“Yeah, of course,” Brown said. “You always want to play well against the team that traded you or let you go, or however you want to put it. I can play this game.”

On the offensive end, things weren’t terrible for L.A. With Bryant’s 30 or so shots unaccounted for, the Lakers bigs had plenty of chances, and combined for 52 field goal attempts, with Pau Gasol being more efficient than Andrew Bynum in finishing with 30 points and 13 rebounds to Bynum’s 23 and 18, while taking two fewer shots.

But when you let Redd and Brown go crazy in consecutive quarters on the road, you’re really not giving yourself much of a chance. Mike Brown recognizes this, and knows the Lakers are in trouble in the postseason if they don’t find a way to get things straightened out.

“Our problems are defensive,” he said. “Sometimes it has carryover because we will turn the ball over with unforced turnovers, which lead to easy buckets for the other team, and they get excited, they get energized, and next thing you know, they go on a run because of the unforced turnovers that we give up.

“We have some problems that we’ve got to hopefully correct that we’ve been doing a decent job of hiding, and now with eight, nine games to go, hopefully we can get it done. We’ve got to play better defense than this or than what we’re playing, in order to be able to make a run.”

While the Lakers are talking about a run in the postseason to the Finals, the Suns are just trying to get into the playoffs to give themselves that chance. A slow start to the season when they suffered losses at home to some of the league’s bottom feeders in New Jersey, Cleveland, Toronto, and Golden State leaves them frantically fighting for the eighth and final spot in the West, and the loss in Denver on Friday night certainly didn’t help that cause.

The Nuggets, however, gave that one right back to the Suns on Saturday, losing on the road to the Warriors. Phoenix seized the opportunity and did its part by beating up on the Kobe-less — and ultimately, defenseless — Los Angeles Lakers.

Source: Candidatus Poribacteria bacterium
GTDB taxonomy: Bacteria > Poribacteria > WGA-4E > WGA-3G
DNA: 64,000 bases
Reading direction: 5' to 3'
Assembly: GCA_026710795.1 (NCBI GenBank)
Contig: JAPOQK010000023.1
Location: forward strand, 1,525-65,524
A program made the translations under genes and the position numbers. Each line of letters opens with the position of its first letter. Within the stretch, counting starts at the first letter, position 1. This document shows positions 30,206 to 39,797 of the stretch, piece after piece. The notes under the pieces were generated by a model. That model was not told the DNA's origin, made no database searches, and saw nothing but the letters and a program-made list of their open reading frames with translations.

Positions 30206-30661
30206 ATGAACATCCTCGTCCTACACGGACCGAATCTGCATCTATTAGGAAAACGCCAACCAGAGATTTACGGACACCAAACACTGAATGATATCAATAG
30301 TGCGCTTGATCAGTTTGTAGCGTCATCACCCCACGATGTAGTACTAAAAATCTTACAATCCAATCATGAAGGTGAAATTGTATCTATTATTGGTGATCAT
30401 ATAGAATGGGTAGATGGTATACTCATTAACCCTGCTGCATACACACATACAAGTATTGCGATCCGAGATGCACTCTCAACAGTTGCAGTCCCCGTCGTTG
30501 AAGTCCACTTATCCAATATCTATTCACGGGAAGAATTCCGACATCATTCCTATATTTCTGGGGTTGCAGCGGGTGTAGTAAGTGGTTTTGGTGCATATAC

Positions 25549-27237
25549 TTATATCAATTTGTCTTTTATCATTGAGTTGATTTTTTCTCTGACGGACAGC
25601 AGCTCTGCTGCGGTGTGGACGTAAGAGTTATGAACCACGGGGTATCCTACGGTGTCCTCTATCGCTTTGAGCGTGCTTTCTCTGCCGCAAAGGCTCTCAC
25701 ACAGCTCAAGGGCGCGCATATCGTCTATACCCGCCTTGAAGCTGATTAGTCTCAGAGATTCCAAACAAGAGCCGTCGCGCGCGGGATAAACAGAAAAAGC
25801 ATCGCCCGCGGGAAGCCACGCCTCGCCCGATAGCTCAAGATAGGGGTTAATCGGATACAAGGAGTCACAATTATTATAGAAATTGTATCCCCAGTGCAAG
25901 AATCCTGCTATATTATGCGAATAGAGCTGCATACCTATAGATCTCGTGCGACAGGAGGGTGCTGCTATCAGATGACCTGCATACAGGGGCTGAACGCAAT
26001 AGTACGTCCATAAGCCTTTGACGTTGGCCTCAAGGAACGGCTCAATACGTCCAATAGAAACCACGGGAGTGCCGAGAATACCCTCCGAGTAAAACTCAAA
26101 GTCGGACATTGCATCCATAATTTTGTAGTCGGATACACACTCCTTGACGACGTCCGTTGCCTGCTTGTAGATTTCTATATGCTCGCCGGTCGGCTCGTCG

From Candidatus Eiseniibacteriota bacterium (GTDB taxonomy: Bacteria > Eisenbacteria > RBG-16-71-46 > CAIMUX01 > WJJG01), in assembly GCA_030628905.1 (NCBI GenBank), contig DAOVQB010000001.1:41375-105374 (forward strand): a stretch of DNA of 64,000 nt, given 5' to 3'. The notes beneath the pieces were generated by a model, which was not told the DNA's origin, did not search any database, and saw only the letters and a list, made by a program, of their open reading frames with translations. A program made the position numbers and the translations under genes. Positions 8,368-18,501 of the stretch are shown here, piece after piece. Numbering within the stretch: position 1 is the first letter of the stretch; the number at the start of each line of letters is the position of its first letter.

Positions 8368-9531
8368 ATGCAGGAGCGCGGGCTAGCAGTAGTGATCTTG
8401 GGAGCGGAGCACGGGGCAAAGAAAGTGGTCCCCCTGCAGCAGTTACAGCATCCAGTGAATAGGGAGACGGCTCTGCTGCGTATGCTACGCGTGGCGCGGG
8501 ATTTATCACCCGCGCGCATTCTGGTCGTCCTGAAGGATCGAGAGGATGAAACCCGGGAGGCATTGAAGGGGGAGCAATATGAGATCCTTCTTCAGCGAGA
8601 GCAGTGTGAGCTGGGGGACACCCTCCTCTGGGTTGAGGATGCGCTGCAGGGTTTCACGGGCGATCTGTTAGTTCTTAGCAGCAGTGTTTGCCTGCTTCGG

National attention on the way for a Suns team that’s earned it in recent weeks


Suns owner Robert Sarver made a rare appearance at Alvin Gentry’s pre-game media session before Sunday night’s game against the Rockets, which the head coach traditionally holds in a very relaxed atmosphere in his office.

Sarver was in good spirits and wanted to joke around a little, and with the way his team has played over the past month or so, his mood was completely understandable.

Curious to know the various media outlets that were there in attendance, Sarver walked the medium-sized room, looking at the credentials hanging around the necks of the assembled press, taking them in his hand and reading them aloud.

When he got to mine, since I was one of the few people in the room representing national coverage, Sarver decided to ask some questions. He was very good-natured while grilling me, and there were plenty of laughs while this was going on. But he wanted some answers.

“NBC. How come you don’t show us on anything,” he challenged.

I reminded him I’m here for just about every home game.

“I know. But nationally, nothing. It’s like we’re not in the league right now,” he exclaimed.

It’s coming, I told him. (And that’s true: It was the plan anyway if the Suns were able to beat the short-handed Rockets.)

“Does anything get covered?!”

Plenty gets covered, I told him.


I promised to send him the link — one which will be on its way directly after the Suns took care of business and beat the Rockets 99-86 to move above .500 for the first time all season, and within just a half-game of the eighth and final playoff seed in the Western Conference standings.

Just a month ago, a climb back into the race for a spot in the postseason — especially this quickly — seemed like an impossibility. Back on Feb. 17, Phoenix was a dismal 12-19, had lost four straight and five out of six, and looked more like a team planning a trip to the draft lottery than one interested in making a run to the playoffs.

Since then, however, Phoenix has won 11 of 14, and finds itself relevant and realistically looking at a postseason chance for the first time since training camp. The only team with a better mark is the Chicago Bulls, who went 12-2 during that stretch, but who also have the best record in the league at 37-10.

You could see those stretches coming from that Chicago team. But this run from these Suns wasn’t anywhere close to being expected.